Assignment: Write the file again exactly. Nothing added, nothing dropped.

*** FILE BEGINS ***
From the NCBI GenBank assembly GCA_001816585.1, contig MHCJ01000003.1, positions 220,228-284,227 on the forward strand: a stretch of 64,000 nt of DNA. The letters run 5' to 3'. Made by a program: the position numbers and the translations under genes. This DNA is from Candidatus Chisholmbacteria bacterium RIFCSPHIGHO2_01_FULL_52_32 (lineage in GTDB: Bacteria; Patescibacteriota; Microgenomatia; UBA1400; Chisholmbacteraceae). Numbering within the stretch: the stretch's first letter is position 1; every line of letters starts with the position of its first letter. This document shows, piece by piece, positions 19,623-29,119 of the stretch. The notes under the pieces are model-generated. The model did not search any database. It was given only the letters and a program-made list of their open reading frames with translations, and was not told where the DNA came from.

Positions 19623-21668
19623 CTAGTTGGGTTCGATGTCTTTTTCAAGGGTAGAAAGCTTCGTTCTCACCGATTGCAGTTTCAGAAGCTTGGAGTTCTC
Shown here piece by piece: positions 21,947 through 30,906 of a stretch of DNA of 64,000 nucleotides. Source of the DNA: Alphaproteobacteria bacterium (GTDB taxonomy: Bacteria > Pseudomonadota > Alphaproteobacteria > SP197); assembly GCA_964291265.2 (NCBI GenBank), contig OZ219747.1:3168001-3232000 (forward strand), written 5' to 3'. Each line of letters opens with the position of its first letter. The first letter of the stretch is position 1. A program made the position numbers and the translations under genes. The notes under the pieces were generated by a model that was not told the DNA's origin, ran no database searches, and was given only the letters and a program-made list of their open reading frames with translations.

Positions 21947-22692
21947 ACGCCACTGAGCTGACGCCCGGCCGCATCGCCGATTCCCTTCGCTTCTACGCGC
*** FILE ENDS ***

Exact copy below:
From the NCBI GenBank assembly GCA_001816585.1, contig MHCJ01000003.1, positions 220,228-284,227 on the forward strand: a stretch of 64,000 nt of DNA. The letters run 5' to 3'. Made by a program: the position numbers and the translations under genes. This DNA is from Candidatus Chisholmbacteria bacterium RIFCSPHIGHO2_01_FULL_52_32 (lineage in GTDB: Bacteria; Patescibacteriota; Microgenomatia; UBA1400; Chisholmbacteraceae). Numbering within the stretch: the stretch's first letter is position 1; every line of letters starts with the position of its first letter. This document shows, piece by piece, positions 19,623-29,119 of the stretch. The notes under the pieces are model-generated. The model did not search any database. It was given only the letters and a program-made list of their open reading frames with translations, and was not told where the DNA came from.

Positions 19623-21668
19623 CTAGTTGGGTTCGATGTCTTTTTCAAGGGTAGAAAGCTTCGTTCTCACCGATTGCAGTTTCAGAAGCTTGGAGTTCTC
Shown here piece by piece: positions 21,947 through 30,906 of a stretch of DNA of 64,000 nucleotides. Source of the DNA: Alphaproteobacteria bacterium (GTDB taxonomy: Bacteria > Pseudomonadota > Alphaproteobacteria > SP197); assembly GCA_964291265.2 (NCBI GenBank), contig OZ219747.1:3168001-3232000 (forward strand), written 5' to 3'. Each line of letters opens with the position of its first letter. The first letter of the stretch is position 1. A program made the position numbers and the translations under genes. The notes under the pieces were generated by a model that was not told the DNA's origin, ran no database searches, and was given only the letters and a program-made list of their open reading frames with translations.

Positions 21947-22692
21947 ACGCCACTGAGCTGACGCCCGGCCGCATCGCCGATTCCCTTCGCTTCTACGCGC